Michael's Craft Store has the weird "monster eyes" pictured, in a multi variety-sized pack. The neon-colored wiggle eyes, are also a bit more creepy and festive.
Run off a supply of shapes on different colored construction paper. Have envelopes pre-sealed and tops slit to expedite this project. Students cut out their shapes.
When everyone is done, whole group assess, by calling out a shape, and having the students feed their monster head.
Click on the link to view/print the student mini-monster envelope patterns.
Be sure and check out my fun Monster's Head SHAPE booklet. It's a great reading/writing extension to go along with the above activities.
Monster Where's Your Hand ?
Brainstorm with your students the different emotions that they can feel. Write the words on the board.
Discuss how different colors might represent the different emotions. i.e., red for angry, yellow for happy, blue for sad etc.
Tell your students to select two different emotions, that they or their monster are feeling today.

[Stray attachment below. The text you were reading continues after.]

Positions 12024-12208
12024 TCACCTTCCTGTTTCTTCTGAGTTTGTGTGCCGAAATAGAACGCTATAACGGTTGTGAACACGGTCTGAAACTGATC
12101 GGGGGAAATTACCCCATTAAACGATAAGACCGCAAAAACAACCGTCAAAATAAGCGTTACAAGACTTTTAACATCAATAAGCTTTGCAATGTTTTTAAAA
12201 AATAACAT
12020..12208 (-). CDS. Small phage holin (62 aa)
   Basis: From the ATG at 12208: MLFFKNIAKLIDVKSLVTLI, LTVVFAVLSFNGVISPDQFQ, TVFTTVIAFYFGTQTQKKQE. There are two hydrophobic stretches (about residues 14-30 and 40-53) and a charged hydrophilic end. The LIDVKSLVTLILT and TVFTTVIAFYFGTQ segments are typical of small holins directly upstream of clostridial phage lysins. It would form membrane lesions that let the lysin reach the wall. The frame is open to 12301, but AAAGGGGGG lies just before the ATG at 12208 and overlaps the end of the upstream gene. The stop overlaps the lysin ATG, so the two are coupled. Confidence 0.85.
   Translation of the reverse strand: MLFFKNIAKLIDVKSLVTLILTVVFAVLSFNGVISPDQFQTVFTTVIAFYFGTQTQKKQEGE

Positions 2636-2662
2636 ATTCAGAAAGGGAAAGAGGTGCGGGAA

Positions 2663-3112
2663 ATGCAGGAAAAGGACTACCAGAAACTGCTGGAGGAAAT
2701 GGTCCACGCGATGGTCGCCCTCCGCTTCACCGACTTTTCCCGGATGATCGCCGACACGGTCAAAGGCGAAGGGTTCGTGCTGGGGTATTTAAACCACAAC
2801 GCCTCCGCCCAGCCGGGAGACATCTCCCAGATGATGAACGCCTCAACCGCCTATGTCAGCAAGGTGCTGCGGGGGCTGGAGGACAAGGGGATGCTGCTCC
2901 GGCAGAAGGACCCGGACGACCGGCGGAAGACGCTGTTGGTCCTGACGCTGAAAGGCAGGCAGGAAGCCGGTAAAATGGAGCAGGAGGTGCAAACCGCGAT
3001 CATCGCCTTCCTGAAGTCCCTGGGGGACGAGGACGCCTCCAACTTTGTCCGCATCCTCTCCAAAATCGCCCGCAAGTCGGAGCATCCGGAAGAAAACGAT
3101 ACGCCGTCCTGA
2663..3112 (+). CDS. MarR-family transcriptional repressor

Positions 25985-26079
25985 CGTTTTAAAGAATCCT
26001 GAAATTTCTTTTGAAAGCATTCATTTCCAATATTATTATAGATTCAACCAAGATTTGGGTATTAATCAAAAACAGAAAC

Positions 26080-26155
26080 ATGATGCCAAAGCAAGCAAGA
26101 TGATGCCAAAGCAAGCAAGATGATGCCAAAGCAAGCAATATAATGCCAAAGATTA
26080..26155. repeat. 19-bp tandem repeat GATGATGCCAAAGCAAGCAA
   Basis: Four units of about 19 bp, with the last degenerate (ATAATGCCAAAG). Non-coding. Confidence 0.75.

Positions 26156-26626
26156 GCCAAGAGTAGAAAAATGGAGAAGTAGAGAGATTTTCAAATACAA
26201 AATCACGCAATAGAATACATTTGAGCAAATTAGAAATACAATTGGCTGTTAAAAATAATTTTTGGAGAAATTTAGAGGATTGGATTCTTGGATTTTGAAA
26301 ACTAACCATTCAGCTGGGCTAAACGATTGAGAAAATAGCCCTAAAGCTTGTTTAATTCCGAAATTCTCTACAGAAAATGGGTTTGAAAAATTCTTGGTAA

Students TRACE the hair on their monster using different color markers. They color half of their face one emotion, the other the other emotion. (See the sample of my front cover. I chose happy and silly.)
It's a good idea to make a monster for yourself so that you have an example to show your class.
Run off a cover and fill it in. Run off a copy of the monster for each one of your students. When they have completed their page, collect and collate your book and read it to the class.
Make sure that your students wrote their name under the sentence.
Click on the link to view/print a class monster book
Finally, end the day, by having your students make this easy and fun bookmark.
Run off the master on green construction paper and pre-cut yellow circles. Students glue on the eyes, and add a touch of red and white for a mouth as well as black pupils. I also traced the word "monster" with a green marker.
Students will need help making a slit around the nose so they can insert a little note.
Click on the link to view/print the monster bookmark pattern.
Whatever you’re reading this month, I hope you have a monstrously magnificent time of it!
For your convenience, I've posted last year's October Book of the Month after this one so you can get some more ideas!
Be sure and check out my FREE October Booklets after that!
These monster ideas will remain FREE through the month of October 2011 and then can be purchased for only .99 cents under Monster Activities!